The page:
Friday, October 29, 2010

More on Gold Prospecting: Modern Methods (Part 1)


(Photogeologic image.)

Modern Prospecting Methods

To date you've heard me talk quite a bit about the oldtime prospectors and some of the indicators they looked for out in the field. However, many modern prospecting surveys rely on methods and technologies that were only dreamed of by those single-blanket, jackass prospectors of old.

Where to Find Placer Gold

This is especially true where larger mining operations are concerned since much of the gear associated with modern prospecting is costly and sometimes unwieldy. Here are some of those modern prospecting methods and technologies:


Photogeology

Photogeology is a very important facet of modern prospecting and is employed by most mid-to-large scale gold mining companies today. This prospecting method relies heavily on aerial surveys and satellite digital imagery where real color, black and white, and infrared images are compared.

These color comparisons of large-area images are then analyzed to determine where mineral-rich outcrops may exist in highly vegetated zones. Photogeologic images are also very helpful in identifying changes in vegetation or rocks and soils which are often strong indicators of gold mineralization.

(Note: In my previous post I mentioned the importance of color and earth/soil changes in identifying potential gold mineralization. See? The oldtimers knew their stuff long before the advent of all these fancy technologies we have today. J.R.)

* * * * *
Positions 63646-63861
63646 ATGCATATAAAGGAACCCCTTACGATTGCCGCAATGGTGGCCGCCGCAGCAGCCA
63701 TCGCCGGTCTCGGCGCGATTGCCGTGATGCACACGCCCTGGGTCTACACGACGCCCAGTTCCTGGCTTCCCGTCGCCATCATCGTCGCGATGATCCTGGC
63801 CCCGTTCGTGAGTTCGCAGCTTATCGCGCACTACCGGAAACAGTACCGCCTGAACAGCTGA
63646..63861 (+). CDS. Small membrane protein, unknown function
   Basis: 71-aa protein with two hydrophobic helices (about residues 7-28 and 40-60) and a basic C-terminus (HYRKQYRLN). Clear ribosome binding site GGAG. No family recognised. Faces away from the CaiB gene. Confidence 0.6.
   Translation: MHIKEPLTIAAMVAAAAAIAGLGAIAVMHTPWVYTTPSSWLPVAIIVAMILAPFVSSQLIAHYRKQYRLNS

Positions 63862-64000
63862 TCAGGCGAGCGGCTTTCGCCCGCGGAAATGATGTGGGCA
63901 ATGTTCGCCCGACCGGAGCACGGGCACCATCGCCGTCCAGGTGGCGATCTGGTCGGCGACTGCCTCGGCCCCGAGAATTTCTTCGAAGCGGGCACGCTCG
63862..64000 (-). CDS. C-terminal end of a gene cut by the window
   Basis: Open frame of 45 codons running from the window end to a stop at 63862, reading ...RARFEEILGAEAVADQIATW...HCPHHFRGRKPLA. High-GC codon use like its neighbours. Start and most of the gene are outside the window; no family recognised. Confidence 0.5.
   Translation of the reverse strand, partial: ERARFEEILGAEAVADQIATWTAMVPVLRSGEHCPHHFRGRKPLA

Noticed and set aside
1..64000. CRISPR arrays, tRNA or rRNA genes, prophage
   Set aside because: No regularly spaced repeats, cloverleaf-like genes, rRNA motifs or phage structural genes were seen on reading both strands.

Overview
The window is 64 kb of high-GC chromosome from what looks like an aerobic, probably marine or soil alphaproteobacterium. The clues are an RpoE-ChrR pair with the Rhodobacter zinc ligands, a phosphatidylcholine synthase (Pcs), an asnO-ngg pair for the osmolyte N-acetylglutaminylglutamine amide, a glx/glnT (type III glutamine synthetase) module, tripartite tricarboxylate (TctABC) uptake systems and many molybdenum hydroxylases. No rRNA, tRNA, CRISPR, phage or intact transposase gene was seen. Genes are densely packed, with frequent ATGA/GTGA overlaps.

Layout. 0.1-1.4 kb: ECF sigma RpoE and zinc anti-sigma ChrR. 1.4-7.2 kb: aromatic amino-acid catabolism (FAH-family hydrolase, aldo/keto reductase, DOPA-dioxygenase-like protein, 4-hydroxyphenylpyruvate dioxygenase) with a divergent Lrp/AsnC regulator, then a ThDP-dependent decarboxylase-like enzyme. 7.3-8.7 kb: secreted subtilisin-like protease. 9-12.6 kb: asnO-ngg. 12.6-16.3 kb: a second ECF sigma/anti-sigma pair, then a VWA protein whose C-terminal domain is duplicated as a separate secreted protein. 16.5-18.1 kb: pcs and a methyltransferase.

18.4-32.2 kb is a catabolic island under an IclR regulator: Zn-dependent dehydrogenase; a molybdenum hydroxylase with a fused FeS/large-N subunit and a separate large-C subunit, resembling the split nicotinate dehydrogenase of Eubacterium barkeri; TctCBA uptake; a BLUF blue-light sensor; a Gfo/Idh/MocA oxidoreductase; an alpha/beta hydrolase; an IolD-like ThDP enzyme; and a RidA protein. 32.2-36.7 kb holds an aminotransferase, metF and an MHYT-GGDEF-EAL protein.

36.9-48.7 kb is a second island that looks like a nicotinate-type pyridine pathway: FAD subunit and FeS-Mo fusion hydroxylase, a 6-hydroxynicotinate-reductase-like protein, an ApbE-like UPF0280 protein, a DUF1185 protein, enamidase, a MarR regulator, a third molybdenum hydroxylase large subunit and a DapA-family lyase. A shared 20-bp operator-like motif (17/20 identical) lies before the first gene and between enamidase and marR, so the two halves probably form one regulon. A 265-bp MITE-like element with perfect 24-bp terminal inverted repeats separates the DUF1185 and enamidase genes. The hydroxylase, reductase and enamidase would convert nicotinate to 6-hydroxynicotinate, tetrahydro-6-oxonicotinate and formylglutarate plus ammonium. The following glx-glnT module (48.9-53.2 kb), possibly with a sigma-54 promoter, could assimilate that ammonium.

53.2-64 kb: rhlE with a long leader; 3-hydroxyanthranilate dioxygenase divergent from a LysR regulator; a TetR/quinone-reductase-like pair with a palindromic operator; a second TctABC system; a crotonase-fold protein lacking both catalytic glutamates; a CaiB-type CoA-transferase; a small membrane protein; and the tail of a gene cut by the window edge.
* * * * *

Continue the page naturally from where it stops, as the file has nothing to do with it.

The obvious advantage of using photogeology as a prospecting tool is that you can cover vast areas covering hundreds (or even thousands) of square miles at one fell swoop. Now here's a tip for you: there are a number of venues online (including Google Earth) that are closely related to photogeology and that may prove beneficial to the "arm-chair" prospector who doesn't have a big bankroll.

Seismic Refraction/Reflection


Seismic refraction/reflection is a geophysical prospecting method widely used for exploring what may exist underground. Seismic refraction/reflection goes something like this:

When seismic waves are generated they travel outward from a source until they reach a detector like a seismograph. The detector first picks up the seismic waves that traveled to it along the surface and subsequently senses any seismic waves that may have traveled downward and were refracted (broken up) at depth. These deep waves will eventually return to the surface.

Since seismic waves travel faster at depth they easily overtake any surface waves and at fixed distances these "refracted" seismic waves reach the detector first. With this initial seismic information certain assumptions can be made about the thickness of existing surface layers and their potential composition.

Mining Equipment
Gold Concentrates

If you're wondering just how the hell this can be of value let me explain. This information can tell you about local bedrock topography; help you determine the depth of existing gravel overburden; delineate water tables; detect subsurface caverns or "pockets;" identify shallow faults and fracture zones; and even indicate where large boulders or obstructions exist underground.

Now you can see how seismic refraction/reflection could be of great benefit in "profiling" a given lode gold or placer location. Getting back to the bedrock topography angle, this method will even indicate where bedrock in underground channels is fractured or contains cracks or crevices! Imagine this method employed in a Tertiary Channel ("prehistoric rivers of gold").

These are just two of many modern prospecting methods and it should be readily apparent how effective approaches like these can be, especially if they are employed in combination. I'll have more for you on modern prospecting methods in my next post.

Be safe until then.

If you liked this post, you may want to read: "More on Gold Prospecting"


(c) J.R. 2010

Questions? E-mail me at jr872vt90@yahoo.com


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